‘More frequent disagreement about placement in multi-person cells’

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‘More frequent disagreement about placement in multi-person cells’

The police have provided more details about the prisoner who was found dead on Wednesday in his multi-person cell in Krimpen aan den IJssel prison, and about his suspected cellmate. Lawyer Thomas van der Horst reports to Crimesite that there is more often ‘discord’ between detainees in these types of double cells. Especially since the decor has the last word in it.

by Joost van der Wegen

Research

The victim is a 24-year-old man of no fixed abode. The detainee who has been arrested is a 29-year-old man from The Hague. The police are currently investigating exactly what happened and what the 29-year-old man has to do with it.

The police do not report what happened in the cell and what led to the death of the man. The arrested man has been designated as a suspect in connection with the death of his cellmate.

Alarm

The police were alerted at 08:00 on Wednesday morning by the staff of the Krimpen aan den IJssel penitentiary. With the help of the internal assistance team, the man was taken outside and placed in an isolation cell, the Custodial Institutions Agency (DJI) reported.

It was not yet known yesterday whether the dead man died as a result of a crime.

Double cell

The incident took place in a so-called multi-person cell. Conditions are imposed on the persons who are locked up in a double cell. For example, they must not have a mental or behavioral disorder, be addicted, or be in poor health.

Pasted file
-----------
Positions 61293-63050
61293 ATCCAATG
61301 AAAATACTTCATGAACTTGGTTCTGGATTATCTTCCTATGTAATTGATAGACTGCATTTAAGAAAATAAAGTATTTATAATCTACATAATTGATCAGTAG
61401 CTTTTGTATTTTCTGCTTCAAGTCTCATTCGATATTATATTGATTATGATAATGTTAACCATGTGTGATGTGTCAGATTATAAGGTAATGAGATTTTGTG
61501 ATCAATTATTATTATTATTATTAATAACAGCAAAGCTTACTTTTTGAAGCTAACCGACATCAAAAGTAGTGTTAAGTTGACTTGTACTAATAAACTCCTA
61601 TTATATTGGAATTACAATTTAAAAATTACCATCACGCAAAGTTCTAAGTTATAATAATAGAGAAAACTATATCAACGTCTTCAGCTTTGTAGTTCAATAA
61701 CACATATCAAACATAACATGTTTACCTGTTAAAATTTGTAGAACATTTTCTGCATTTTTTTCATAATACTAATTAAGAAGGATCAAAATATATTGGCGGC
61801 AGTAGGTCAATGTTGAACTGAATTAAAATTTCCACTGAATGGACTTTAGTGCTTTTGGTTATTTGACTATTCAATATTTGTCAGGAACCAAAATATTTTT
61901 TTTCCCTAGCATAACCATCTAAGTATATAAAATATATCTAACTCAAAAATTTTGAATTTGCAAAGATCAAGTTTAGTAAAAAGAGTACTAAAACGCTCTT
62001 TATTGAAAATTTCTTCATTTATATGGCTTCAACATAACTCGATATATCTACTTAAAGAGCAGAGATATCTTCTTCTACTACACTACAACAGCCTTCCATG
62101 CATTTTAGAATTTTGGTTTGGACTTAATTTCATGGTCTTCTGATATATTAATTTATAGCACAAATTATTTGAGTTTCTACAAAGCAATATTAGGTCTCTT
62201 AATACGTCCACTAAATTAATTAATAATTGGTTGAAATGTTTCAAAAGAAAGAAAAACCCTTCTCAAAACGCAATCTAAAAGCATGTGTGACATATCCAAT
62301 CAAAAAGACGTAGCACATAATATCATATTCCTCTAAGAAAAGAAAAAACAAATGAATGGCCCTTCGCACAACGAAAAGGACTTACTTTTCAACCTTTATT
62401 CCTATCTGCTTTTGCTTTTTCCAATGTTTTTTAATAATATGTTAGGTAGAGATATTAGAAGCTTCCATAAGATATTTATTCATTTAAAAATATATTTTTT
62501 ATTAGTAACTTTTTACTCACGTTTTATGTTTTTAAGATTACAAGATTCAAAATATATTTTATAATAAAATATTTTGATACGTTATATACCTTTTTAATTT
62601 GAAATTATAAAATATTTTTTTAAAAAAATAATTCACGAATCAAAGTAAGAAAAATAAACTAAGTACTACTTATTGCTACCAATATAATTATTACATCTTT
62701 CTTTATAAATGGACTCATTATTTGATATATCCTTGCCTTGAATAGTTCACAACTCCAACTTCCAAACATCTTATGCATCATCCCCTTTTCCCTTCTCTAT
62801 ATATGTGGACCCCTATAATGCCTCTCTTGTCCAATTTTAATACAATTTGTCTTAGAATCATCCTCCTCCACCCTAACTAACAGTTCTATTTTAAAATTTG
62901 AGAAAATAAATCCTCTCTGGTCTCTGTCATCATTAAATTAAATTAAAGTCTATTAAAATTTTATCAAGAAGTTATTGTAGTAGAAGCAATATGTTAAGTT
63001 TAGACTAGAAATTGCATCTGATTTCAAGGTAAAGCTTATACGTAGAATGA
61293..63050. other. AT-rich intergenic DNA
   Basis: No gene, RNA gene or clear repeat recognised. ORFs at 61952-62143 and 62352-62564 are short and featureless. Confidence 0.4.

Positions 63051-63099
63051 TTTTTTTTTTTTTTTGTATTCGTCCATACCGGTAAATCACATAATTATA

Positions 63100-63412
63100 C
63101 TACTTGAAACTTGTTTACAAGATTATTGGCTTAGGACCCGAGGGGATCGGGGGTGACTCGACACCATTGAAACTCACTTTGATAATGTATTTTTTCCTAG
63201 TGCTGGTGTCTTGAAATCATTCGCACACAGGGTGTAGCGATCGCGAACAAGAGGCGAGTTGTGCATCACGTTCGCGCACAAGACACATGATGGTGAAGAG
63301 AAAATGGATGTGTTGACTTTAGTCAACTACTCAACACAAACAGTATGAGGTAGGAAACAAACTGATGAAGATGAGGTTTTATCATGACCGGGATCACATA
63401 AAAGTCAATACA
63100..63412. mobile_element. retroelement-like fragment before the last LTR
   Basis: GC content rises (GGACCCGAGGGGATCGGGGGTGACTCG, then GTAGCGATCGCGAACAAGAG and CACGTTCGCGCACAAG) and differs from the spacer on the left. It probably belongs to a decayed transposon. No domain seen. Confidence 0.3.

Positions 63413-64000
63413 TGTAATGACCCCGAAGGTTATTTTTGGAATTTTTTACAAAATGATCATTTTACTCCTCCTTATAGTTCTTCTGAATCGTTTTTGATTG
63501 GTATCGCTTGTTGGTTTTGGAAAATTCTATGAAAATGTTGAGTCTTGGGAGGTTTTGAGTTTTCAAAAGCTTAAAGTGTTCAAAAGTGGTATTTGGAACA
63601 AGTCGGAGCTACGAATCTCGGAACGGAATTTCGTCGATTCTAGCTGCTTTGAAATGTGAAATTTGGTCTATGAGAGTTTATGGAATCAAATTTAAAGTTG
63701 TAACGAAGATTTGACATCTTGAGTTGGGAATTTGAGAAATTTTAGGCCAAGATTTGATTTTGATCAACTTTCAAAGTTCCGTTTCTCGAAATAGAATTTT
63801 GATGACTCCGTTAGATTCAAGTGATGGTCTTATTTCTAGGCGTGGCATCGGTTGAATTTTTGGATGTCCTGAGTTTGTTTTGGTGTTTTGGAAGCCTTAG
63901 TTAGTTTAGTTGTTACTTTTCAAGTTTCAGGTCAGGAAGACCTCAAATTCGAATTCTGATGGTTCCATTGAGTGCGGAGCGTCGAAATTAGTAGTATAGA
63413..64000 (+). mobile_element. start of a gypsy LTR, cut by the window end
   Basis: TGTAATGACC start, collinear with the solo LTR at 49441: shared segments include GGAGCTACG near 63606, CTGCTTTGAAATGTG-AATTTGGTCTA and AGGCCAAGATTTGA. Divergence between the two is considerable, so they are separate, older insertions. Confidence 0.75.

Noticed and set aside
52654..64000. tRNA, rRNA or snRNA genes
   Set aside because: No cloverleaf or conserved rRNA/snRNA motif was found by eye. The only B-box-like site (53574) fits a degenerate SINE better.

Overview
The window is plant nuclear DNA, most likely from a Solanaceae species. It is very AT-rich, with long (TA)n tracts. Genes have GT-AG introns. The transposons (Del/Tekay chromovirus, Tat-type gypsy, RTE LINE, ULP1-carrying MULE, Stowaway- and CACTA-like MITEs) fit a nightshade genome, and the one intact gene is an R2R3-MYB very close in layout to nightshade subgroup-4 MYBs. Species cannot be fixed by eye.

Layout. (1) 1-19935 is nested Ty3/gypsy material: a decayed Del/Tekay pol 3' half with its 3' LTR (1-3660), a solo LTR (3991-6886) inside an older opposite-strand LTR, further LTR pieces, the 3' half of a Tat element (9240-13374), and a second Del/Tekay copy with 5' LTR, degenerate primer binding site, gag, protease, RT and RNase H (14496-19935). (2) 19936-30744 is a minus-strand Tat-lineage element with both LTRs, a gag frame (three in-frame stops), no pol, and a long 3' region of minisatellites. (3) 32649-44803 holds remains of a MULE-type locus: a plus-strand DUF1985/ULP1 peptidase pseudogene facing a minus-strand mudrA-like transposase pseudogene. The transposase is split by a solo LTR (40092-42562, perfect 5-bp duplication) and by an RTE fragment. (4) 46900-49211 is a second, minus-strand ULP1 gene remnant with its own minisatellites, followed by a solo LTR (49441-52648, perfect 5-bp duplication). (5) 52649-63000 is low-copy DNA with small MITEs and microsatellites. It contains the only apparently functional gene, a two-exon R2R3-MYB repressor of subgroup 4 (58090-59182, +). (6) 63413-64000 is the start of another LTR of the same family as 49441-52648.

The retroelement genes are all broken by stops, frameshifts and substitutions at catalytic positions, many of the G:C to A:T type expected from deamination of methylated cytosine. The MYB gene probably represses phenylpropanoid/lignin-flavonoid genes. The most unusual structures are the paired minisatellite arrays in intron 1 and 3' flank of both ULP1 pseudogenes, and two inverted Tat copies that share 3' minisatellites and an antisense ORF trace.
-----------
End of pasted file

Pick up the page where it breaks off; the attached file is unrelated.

‘More frequent disagreement about placement in multi-person cells’

In response to this case, Crimesite called Thomas van der Horst, who often assists detainees in cases. He indicates that placement in a Multi-Person Cell (MPC) often results in ‘hassle’, because many prisoners think they are unsuitable for such a cell. ‘But the fact is that only if an institution gives a contraindication can someone be sure that no placement in an MPC will follow. And institutions are reluctant to do so.’

Power

Van der Horst states that the institution has a lot of power in this area, while the detainee hardly has sufficient legal protection against this. ‘As a result, there is regular disagreement between detainees, or between the institution and a detainee. For example about the day and night rhythm, hygiene, psychological problems, or even snoring. A discussion can arise with the institution about whether someone is suitable, or the refusal to exchange a detainee who is annoying or unsuitable for another.’

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